box in Figure 14-2.
f. Click the OK button twice to exit all dialog boxes.
Start Section Designer
For defining frame sections Section Designer is started from the
Design menu.
1. Click the Design menu > Shear Wall Design > Define Pier
Sections for Checking command to bring up the Pier Sec-
tions dialog box.
2. Click the Add Pier Section button to bring up the Pier Sec-
tion Data dialog box.
3. Do the following in the Pier Section Data dialog box:
a. Set the Section Name to PIER1.
b. Set the Base Material to EXCONC1.
c. In the Add Pier area select the Add New Pier Section
option.
d. In the Check/Design area select the Reinforcement to be
Checked option.
e. Click the Section Designer button to start Section De-
signer.
Draw Section Geometry
This section describes two different methods to create the initial
rectangular shape. Note that the dimensions of the rectangle are
initially default dimensions that we will modify to the desired
dimensions in the next section.
Method 1: Click the Draw menu > Draw Solid Shape > Rec-
tangle command. Left click once anywhere on the Section De-
signer grid to draw the initial shape. We will resize and relocate
it in the next section.
Section Designer Manual
14 - 6 Define Section Location and Dimensions
14
Method 2: Click the Draw Solid Shape button, , on the side
tool bar and then click the Rectangle flyout button, . Left
click once anywhere on the Section Designer grid to draw the
initial shape. We will resize and relocate it in the next section.
Note that when you click to draw the rectangle the center of the
rectangle is located at the point that you click on.
Define Section Location and Dimensions
In this section we will define the wall pier section location (in
Section Designer) and dimensions. We will center the wall pier
about the Section Designer origin. Note that the pier can be lo-
cated anywhere in the Section Designer XY coordinate system.
The location of the pier in the Section Designer XY coordinate
system has no effect on the section properties. The relocation of
the section is done here for the purpose of demonstrating how to
do it.
1. Click the Draw menu > Select Mode command or click the
Select Pointer button, , on the side toolbar to exit draw
mode and enter select mode.
2. Right click on the section to bring up the Shape Properties
dialog box. Fill in this dialog box as shown in the sketch to
the left and described below.
a. Set the Material to EXCONC1.
b. Set both the X Center and Y Center to 0.
c. Set the Height to 12 and the Width to 232.
d. Leave the Rotation at 0.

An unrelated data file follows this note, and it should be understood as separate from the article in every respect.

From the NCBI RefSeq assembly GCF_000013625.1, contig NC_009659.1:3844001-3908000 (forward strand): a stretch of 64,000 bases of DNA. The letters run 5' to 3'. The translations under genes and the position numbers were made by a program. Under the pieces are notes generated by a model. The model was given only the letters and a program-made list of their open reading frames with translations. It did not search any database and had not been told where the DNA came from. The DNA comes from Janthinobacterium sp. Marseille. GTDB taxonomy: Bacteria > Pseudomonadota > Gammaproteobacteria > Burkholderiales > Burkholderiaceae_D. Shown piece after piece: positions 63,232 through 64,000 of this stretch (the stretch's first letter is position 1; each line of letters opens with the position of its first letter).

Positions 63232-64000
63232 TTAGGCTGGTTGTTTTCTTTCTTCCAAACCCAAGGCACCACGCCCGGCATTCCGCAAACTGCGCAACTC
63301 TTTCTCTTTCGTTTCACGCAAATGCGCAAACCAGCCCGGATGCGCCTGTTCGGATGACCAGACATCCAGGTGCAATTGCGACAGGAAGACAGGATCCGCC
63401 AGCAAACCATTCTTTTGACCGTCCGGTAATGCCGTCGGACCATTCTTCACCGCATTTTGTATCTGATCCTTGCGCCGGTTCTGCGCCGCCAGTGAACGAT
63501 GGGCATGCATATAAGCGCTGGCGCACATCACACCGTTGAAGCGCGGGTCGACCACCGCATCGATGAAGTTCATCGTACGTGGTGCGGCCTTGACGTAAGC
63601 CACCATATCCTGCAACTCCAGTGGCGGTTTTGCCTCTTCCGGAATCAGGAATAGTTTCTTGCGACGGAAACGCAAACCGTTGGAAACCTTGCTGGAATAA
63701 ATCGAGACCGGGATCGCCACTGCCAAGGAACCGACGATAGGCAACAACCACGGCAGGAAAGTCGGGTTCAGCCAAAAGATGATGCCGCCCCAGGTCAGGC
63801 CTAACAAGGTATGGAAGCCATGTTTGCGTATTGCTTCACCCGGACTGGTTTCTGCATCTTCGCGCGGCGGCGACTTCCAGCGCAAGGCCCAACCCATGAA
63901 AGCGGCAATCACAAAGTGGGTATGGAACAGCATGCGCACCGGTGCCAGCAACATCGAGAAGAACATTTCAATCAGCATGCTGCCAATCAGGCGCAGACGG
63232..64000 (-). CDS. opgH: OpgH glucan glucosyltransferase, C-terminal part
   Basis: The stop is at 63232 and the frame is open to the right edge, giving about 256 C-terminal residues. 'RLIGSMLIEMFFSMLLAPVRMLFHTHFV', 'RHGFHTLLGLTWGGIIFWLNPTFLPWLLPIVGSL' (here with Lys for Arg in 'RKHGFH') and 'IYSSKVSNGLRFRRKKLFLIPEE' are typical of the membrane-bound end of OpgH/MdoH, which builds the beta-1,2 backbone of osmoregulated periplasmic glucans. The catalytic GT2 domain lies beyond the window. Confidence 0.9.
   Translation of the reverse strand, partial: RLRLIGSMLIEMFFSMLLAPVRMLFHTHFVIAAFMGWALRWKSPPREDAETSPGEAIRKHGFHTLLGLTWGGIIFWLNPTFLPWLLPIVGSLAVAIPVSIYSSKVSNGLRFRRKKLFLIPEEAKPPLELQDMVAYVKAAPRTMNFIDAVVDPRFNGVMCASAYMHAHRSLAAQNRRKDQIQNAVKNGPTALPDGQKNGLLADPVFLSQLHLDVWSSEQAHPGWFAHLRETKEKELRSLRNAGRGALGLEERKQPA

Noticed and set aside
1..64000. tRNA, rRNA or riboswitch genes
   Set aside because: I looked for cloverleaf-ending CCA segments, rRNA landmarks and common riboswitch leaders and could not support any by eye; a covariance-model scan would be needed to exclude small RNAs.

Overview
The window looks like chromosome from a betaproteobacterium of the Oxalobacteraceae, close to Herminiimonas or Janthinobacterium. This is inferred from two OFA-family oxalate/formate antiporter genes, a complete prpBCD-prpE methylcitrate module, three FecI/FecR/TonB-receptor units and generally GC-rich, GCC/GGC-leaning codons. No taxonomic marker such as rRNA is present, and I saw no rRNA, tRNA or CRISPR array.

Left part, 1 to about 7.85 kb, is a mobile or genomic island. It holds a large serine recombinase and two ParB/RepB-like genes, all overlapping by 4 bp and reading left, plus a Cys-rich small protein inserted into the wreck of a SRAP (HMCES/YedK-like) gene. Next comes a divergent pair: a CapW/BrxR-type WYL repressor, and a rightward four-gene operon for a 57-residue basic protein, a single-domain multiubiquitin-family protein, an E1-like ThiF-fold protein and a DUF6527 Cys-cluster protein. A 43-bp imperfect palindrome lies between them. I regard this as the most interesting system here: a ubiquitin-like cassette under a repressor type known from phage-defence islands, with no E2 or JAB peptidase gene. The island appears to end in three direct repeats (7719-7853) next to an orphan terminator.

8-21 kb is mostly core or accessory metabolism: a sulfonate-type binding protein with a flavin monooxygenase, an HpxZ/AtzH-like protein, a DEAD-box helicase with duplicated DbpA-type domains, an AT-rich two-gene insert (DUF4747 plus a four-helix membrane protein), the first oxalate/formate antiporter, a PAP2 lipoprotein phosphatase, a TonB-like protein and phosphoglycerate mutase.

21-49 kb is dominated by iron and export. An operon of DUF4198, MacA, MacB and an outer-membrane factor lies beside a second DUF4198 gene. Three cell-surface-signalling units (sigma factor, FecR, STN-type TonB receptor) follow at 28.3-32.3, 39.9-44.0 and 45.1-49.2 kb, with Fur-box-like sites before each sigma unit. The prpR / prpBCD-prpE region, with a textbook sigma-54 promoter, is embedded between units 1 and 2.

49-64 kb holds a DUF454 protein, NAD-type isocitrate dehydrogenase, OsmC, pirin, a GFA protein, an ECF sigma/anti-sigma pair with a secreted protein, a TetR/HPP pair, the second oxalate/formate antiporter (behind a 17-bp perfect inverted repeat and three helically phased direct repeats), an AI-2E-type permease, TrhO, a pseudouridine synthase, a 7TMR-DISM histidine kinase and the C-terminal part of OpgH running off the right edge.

e. Set the Reinforcing to Yes.
Chapter 14 - Wall Pier Section Example
Define Section Edge Bars 14 - 7
14
f. Click the OK button. The wall pier should now be cen-
tered about the Section Designer X and Y axes, it should
have the correct dimensions (232" long by 12" thick) and
there should be default rebar in the section. We will
modify this rebar in the next few sections.
3. Click the View menu > Restore Full View command, or the
associated Restore Full View button, , on the top tool-
bar to resize the section to fill the full Section Designer win-
dow. The wall pier section should now appear as shown in
Figure 14-3.
Define Section Edge Bars
For edge bars you can specify a bar size, spacing and cover. The
corner bars are located based on the specified cover for edge bars
on edges adjacent to the corner.
(Above)
Figure 14-3:
Wall pier after step 3
in the Define Section
Location and Di-
mensions section
Section Designer Manual
14 - 8 Define Section Edge Bars
14
1. Click the View menu > Rubberband Zoom command or
click the Rubberband Zoom button, , on the top toolbar
and zoom in on the left end of the wall as shown in Figure
14-4.
2. Right click on the bar labeled "Bar A" in Figure 14-4. The
Edge Reinforcing dialog box appears. In this dialog box:
a. Set the Bar Size to #6.
b. Set the Bar Spacing to 12 inches
c. Set the Bar Cover to 2 inches.
d. Check the Apply to All Edges check boxes. We will ad-
just the cover for the top and bottom edges later.
Bar A
(Above)
Figure 14-4:
Wall pier after step 1
in the Define Section
Edge Bars section
Chapter 14 - Wall Pier Section Example
Define Section Edge Bars 14 - 9
14
e. Click the OK button. The section now appears as shown
in Figure 14-5.
3. Right click on the bar labeled "Bar B" in Figure 14-5 to
bring up the Edge Reinforcing dialog box. In this dialog box:
a. Set the Bar Cover to 0.75 inches.
b. Leave the bar Spacing at 12 inches.
c. Leave the bar size at #6.
d. Do not check the Apply to All Edges check box since
the changes we are specifying here only apply to the top
edge.
e. Click the OK button.
(Above)
Figure 14-5:
Beam after step 2e in
the Define Section
Edge Bars section
Bar B
Bar C
Bar D
Section Designer Manual
14 - 10 Define Section Corner Bars
14
4. Right click on the bar labeled "Bar C" in Figure 14-5 to
bring up the Edge Reinforcing dialog box. In this dialog box:
a. Set the Bar Cover to 1 inch.
b. Leave the bar Spacing at 12 inches.
c. Leave the bar size at #6.
d. Do not check the Apply to All Edges check box since